Through a type of fasting diet, the pancreas can be triggered to regenerate itself, it has been reported.
According to a study by researchers from the University of Southern California and the Koch Institute at the Massachusetts Institute of Technology (MIT) in the US and the IFOM FIRC Institute of Molecular Oncology in Italy, research in mice found that a low-calorie diet may help in cases of type 1 and type 2 diabetes.
The body uses the pancreas to break down sugars in the blood by allowing specialised cells to produce insulin.
However, in type 1 diabetes, the pancreas does not produce insulin and in type 2, either not enough insulin is produced or the body becomes resistant to the insulin.
During the study, mice were fed for four consecutive days on a low-calorie, low protein and low-carbohydrate but high-fat diet. This meant that they received only half of their normal daily calorie intake on day one, followed by three days of ten per cent of their normal calorie intake.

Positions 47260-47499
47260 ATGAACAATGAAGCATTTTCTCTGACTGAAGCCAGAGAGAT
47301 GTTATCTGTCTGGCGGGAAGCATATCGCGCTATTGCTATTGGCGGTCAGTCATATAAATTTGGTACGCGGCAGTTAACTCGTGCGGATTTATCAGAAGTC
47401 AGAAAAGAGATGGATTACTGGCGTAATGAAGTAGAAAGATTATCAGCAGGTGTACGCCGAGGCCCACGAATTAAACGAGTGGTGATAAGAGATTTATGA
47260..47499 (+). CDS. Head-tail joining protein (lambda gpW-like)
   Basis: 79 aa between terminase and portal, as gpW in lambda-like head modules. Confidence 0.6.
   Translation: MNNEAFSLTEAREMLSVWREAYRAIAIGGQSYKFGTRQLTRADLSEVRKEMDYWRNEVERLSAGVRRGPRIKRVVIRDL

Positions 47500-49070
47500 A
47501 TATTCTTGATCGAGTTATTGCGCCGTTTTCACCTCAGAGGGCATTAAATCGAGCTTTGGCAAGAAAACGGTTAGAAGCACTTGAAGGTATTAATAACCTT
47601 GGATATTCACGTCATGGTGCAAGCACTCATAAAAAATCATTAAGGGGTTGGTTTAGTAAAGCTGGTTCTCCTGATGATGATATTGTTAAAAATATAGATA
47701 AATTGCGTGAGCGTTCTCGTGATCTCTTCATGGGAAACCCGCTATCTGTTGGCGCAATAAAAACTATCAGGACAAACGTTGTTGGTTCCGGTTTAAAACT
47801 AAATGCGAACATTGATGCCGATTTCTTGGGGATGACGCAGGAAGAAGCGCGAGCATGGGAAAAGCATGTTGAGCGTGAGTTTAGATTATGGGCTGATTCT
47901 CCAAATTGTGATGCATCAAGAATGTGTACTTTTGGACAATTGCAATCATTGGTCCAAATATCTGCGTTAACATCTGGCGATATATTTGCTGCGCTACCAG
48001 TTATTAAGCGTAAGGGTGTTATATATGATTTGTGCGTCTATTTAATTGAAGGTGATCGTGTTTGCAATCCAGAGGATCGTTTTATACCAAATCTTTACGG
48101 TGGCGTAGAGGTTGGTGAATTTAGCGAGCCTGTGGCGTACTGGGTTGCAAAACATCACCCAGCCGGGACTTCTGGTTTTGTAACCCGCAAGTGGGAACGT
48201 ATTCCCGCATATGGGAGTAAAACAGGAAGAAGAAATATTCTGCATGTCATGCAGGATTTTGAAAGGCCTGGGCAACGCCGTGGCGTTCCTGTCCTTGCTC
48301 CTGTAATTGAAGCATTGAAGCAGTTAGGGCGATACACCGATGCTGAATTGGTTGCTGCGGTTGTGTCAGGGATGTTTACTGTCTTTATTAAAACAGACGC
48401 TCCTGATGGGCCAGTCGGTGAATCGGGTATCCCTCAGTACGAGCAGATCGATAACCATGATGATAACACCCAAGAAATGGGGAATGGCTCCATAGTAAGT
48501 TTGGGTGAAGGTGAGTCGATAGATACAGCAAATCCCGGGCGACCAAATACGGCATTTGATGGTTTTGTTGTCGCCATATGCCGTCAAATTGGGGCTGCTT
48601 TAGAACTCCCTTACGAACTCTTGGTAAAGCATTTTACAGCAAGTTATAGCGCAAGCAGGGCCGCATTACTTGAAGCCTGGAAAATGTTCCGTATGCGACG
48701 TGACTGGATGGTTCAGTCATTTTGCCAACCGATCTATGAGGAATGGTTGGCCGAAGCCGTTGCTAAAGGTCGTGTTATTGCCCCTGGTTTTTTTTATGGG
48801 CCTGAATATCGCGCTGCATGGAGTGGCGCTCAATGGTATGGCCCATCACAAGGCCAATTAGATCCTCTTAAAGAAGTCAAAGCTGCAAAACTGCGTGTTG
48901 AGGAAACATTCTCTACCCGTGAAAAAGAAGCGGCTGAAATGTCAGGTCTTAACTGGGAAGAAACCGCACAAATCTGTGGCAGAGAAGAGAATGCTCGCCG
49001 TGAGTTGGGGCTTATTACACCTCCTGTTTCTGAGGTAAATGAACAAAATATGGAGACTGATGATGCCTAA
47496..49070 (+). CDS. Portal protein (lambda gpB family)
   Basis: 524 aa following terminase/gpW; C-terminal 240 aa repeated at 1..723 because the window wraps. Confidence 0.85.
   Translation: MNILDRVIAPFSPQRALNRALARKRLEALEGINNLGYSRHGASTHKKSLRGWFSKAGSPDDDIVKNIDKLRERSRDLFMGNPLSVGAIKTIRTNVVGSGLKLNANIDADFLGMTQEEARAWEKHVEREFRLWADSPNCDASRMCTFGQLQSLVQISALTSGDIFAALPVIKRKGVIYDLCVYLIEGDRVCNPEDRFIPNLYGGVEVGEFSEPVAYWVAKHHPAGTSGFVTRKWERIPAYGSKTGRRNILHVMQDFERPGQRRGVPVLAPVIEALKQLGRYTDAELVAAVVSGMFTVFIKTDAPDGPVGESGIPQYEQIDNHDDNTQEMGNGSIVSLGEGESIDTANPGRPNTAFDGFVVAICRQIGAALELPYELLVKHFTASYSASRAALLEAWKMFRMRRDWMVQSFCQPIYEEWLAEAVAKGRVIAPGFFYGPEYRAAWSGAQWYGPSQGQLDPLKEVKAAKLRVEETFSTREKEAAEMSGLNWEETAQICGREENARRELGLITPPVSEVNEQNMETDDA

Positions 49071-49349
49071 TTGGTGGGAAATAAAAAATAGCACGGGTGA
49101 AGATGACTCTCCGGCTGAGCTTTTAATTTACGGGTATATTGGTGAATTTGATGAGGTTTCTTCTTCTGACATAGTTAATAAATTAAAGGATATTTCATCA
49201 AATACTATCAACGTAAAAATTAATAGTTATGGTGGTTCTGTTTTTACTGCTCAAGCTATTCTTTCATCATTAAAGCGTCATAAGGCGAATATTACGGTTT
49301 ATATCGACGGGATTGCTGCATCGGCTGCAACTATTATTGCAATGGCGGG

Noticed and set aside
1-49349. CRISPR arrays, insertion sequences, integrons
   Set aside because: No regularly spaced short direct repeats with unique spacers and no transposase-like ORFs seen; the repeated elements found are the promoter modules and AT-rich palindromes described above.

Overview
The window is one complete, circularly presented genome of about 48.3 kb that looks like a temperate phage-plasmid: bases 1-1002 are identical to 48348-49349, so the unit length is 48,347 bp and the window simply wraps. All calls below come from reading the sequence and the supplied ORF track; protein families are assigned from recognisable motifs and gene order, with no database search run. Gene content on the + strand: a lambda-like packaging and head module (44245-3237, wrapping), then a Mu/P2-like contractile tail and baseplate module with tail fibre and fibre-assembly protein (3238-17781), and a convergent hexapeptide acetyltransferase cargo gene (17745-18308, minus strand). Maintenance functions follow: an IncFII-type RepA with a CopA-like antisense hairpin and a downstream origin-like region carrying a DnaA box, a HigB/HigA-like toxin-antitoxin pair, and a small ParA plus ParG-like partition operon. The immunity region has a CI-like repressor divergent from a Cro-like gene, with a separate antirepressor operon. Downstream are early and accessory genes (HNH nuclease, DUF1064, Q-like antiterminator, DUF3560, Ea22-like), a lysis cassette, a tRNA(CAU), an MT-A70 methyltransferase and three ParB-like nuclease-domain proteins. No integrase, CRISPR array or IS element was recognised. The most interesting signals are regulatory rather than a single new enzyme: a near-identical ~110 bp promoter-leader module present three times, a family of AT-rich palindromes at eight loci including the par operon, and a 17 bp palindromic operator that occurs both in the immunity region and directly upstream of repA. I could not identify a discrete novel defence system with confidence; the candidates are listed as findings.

This was repeated on three occasions, with a period of ten days in between where the mice were refed. Following this, researchers examined the pancreas.
It was revealed that in mice with type 1 and 2 diabetes, insulin production was restored, insulin resistance was reduced, and beta cells could be regenerated. Lab study using human cells showed a similar potential.
Anne Cooke, professor of immunology at the University of Cambridge, commented: "This is good science and does give promise for the future treatment of diabetes, but we need further studies to see whether this works in people as well as it has in mice."
Researchers warned that those suffering from diabetes should not attempt a fasting diet without consulting a doctor first as sudden changes to a diet could cause complications.